Jessica Rasor didn’t beat the odds when she became pregnant for the first time. She faced a pregnancy complication potentially fatal to her baby called “vasa previa” that occurs in .04 percent of all pregnancies – one out of every 2,500 births.
But the Bastrop resident’s chances for delivering a healthy baby proved much better, thanks to a well-prepared and caring team of doctors, nurses and others at University Medical Center Brackenridge (UMCB).
The happy result: a healthy baby girl named Ella Doane, weighing in at 4 pounds, 14 ounces on Feb. 18 after a 32-week pregnancy.
Ella needed to spend a couple weeks in UMCB’s neonatal intensive care unit (NICU) before going home on March 4 – just like her mother needed to be hospitalized for two weeks before giving birth.
Why? Because as soon as Rasor’s water broke, doctors and nurses had just minutes to save her baby.
Vasa previa occurs when blood vessels vital to the baby’s circulation grow along the membranes in the lower part of the mother’s uterus at the cervical opening instead of along the upper part of the uterus – safely out of the way during a vaginal birth.
That means these blood vessels can rupture during normal labor and the baby can rapidly lose blood and die before doctors can do anything. When vasa previa isn’t diagnosed beforehand, the chance of a stillbirth can be as high as 95 percent, according to the International Vasa Previa Foundation.
Even if the blood vessels don’t rupture, they can be pinched as the baby is born, decreasing blood flow and causing a drop in the baby’s heart rate.
“It was awful, but there’s nothing you can do about it. You just have to deal with it,” Rasor said.
Dealing with it proved immensely easier, she said, thanks to all the UMCB associates who supported her over her two-week stay.
“Everyone at the hospital did just an awesome, amazing job and are so incredible,” Rasor said. “We were so happy that we went there.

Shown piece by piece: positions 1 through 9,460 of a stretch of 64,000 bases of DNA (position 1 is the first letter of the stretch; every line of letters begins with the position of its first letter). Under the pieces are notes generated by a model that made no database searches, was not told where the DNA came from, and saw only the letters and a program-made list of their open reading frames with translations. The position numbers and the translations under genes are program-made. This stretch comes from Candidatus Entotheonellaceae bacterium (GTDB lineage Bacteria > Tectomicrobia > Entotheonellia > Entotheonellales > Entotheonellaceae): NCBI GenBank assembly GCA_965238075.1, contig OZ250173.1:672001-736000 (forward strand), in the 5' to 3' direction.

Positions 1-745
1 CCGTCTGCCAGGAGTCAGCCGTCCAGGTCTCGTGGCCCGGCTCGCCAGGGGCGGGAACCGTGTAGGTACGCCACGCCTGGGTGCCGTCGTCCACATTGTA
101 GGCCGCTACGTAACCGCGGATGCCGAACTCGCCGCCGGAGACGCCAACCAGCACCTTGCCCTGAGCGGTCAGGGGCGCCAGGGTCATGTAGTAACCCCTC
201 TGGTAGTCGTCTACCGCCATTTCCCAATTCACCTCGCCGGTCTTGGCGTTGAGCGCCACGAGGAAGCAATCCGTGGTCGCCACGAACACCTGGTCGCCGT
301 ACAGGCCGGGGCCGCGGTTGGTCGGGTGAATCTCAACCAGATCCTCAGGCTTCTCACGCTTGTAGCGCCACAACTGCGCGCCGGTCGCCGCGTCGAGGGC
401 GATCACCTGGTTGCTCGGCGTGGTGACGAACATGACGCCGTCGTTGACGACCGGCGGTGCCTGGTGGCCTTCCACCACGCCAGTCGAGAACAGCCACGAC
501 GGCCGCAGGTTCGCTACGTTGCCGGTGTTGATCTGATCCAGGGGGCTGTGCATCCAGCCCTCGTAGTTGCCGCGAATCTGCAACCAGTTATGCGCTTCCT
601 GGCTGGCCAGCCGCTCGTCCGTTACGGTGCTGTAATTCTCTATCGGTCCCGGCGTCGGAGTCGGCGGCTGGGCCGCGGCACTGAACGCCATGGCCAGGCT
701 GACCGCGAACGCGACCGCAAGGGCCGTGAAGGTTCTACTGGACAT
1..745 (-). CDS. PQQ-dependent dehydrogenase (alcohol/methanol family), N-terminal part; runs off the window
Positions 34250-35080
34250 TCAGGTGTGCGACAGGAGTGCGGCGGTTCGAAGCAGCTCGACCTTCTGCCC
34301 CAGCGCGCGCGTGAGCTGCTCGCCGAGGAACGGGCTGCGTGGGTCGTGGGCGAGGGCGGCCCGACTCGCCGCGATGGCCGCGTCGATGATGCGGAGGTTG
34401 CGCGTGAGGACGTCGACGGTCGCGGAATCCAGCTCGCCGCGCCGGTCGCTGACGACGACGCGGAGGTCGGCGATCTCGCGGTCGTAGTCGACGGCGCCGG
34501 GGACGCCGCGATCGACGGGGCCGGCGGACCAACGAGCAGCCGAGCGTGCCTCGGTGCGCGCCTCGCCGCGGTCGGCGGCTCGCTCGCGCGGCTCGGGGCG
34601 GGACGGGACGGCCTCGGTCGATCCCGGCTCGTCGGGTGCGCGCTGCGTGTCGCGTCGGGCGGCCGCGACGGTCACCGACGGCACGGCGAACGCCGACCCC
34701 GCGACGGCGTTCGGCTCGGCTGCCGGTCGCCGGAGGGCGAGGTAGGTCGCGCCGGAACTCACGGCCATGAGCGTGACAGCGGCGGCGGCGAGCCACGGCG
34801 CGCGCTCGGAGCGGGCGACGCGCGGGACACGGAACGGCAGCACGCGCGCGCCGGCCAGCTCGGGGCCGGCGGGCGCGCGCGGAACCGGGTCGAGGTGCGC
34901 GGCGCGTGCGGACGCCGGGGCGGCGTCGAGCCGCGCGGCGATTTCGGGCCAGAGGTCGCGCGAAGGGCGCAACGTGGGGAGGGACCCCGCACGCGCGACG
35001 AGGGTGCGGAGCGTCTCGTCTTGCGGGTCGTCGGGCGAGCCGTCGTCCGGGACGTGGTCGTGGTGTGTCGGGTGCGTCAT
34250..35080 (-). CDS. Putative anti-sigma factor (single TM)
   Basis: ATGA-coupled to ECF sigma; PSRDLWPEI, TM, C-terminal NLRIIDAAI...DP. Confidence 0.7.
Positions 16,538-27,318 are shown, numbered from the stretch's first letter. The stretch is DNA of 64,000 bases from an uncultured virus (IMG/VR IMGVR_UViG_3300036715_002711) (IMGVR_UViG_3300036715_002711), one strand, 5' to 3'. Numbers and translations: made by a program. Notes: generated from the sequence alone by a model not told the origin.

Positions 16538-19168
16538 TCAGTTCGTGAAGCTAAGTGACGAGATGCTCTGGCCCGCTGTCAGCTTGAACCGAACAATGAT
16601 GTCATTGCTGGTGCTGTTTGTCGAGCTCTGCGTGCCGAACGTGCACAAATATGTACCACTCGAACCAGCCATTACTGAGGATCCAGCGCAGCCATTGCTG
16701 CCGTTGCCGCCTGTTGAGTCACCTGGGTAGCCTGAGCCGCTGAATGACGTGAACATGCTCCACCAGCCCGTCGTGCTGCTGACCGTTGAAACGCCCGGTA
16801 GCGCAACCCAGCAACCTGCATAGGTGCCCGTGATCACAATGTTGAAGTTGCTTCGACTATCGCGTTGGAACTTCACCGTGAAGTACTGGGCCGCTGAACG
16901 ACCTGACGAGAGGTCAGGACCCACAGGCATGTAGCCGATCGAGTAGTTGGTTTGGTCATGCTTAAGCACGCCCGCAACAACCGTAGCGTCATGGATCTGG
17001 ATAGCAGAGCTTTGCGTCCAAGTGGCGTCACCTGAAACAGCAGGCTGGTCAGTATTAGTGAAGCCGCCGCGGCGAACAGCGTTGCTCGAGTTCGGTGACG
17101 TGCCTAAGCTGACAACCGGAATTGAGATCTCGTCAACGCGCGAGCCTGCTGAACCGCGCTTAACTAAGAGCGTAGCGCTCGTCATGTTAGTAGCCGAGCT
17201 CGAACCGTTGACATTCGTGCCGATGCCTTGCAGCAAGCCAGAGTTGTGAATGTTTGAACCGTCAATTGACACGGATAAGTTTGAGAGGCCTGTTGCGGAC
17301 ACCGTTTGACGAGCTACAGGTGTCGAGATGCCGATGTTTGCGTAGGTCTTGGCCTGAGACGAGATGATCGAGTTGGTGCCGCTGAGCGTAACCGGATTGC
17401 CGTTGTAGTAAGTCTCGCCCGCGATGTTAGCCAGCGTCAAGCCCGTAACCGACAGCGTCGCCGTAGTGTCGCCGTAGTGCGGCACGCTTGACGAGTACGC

“And all the nurses treated me like I was their daughter. They were super-sweet,” she added.
Vasa previa exhibits no outside symptoms, but doctors can diagnose it as early as the second trimester via ultrasound. That means, however, that a mother can be hospitalized for her third trimester to ensure rapid access to medical care, should early labor or another complication occur.
“Why hospitalize the mother? In the event that … bleeding ensues, rapid delivery is possible in a hospital, whereas in the time it takes the mother to arrive in the hospital from home, the fetus will most likely be dead,” the International Vasa Previa Foundation advises.
For Rasor, that meant departing her Bastrop home and temporarily residing on UMCB’s second floor for two weeks. Meanwhile, UMCB nurses performed “fire drills,” practicing with a mannequin to see how quickly they could get Rasor from her hospital bed to a delivery room, said Dr. Diana Wang, who delivered Rasor’s baby by c-section.
Dr. Wang said UMCB nurses even recreated a new emergency code just for Rasor: Code Previa.
Dr. Charles E.L. Brown, head of the University of Texas Southwestern obstetrics/gynecology residency program at UMCB, worked with Rasor’s ob/gyn physician, Dr. Candice Walker, to place Rasor in the hospital.
“Dr. Walker recognized the importance of a rapid response if there were complications in this situation,” Dr. Brown said. “Facilities such a Level III NICU cannot be available at all hospitals, so Dr. Walker worked with us to make sure Ms. Rasor was in the right facility in the Ascension Seton Family of Hospitals to get the care she needed.
“It is always difficult to interrupt the special bond that an ob/gyn has with a parent, but everyone focused on the benefits to the fetus, and the outcome was quite good due to the cooperation was all enjoyed,” he said.
This is only the second vasa previa case Dr. Wang has seen in her eight-year career and the first one she performed.
“The baby can’t bleed at all. You have to get it out quickly,” she said. “Fortunately, the patient had a great experience.”
Ella’s mother said she can’t thank everyone involved enough.
“They did such an amazing job,” Rasor said.